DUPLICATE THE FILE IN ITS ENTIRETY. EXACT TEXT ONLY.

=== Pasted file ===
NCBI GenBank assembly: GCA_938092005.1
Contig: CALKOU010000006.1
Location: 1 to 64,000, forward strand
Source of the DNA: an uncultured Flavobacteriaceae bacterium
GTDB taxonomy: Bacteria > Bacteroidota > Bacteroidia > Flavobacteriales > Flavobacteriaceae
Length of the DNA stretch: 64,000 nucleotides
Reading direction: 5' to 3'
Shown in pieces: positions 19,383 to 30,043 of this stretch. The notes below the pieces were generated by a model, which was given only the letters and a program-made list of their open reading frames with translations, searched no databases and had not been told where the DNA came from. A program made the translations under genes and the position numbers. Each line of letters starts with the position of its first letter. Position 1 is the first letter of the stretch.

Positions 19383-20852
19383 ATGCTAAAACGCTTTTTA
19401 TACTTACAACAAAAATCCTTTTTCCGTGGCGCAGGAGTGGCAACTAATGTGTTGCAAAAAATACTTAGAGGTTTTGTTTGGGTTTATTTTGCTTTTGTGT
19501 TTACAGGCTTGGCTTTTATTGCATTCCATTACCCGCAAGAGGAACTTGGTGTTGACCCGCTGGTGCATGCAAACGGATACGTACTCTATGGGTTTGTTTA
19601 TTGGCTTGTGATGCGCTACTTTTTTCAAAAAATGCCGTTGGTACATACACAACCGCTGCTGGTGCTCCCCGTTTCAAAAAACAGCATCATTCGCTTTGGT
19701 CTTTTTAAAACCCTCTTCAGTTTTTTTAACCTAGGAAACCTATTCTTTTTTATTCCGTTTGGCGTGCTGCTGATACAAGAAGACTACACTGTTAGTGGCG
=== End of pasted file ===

NCBI GenBank assembly: GCA_938092005.1
Contig: CALKOU010000006.1
Location: 1 to 64,000, forward strand
Source of the DNA: an uncultured Flavobacteriaceae bacterium
GTDB taxonomy: Bacteria > Bacteroidota > Bacteroidia > Flavobacteriales > Flavobacteriaceae
Length of the DNA stretch: 64,000 nucleotides
Reading direction: 5' to 3'
Shown in pieces: positions 19,383 to 30,043 of this stretch. The notes below the pieces were generated by a model, which was given only the letters and a program-made list of their open reading frames with translations, searched no databases and had not been told where the DNA came from. A program made the translations under genes and the position numbers. Each line of letters starts with the position of its first letter. Position 1 is the first letter of the stretch.

Positions 19383-20852
19383 ATGCTAAAACGCTTTTTA
19401 TACTTACAACAAAAATCCTTTTTCCGTGGCGCAGGAGTGGCAACTAATGTGTTGCAAAAAATACTTAGAGGTTTTGTTTGGGTTTATTTTGCTTTTGTGT
19501 TTACAGGCTTGGCTTTTATTGCATTCCATTACCCGCAAGAGGAACTTGGTGTTGACCCGCTGGTGCATGCAAACGGATACGTACTCTATGGGTTTGTTTA
19601 TTGGCTTGTGATGCGCTACTTTTTTCAAAAAATGCCGTTGGTACATACACAACCGCTGCTGGTGCTCCCCGTTTCAAAAAACAGCATCATTCGCTTTGGT
19701 CTTTTTAAAACCCTCTTCAGTTTTTTTAACCTAGGAAACCTATTCTTTTTTATTCCGTTTGGCGTGCTGCTGATACAAGAAGACTACACTGTTAGTGGCG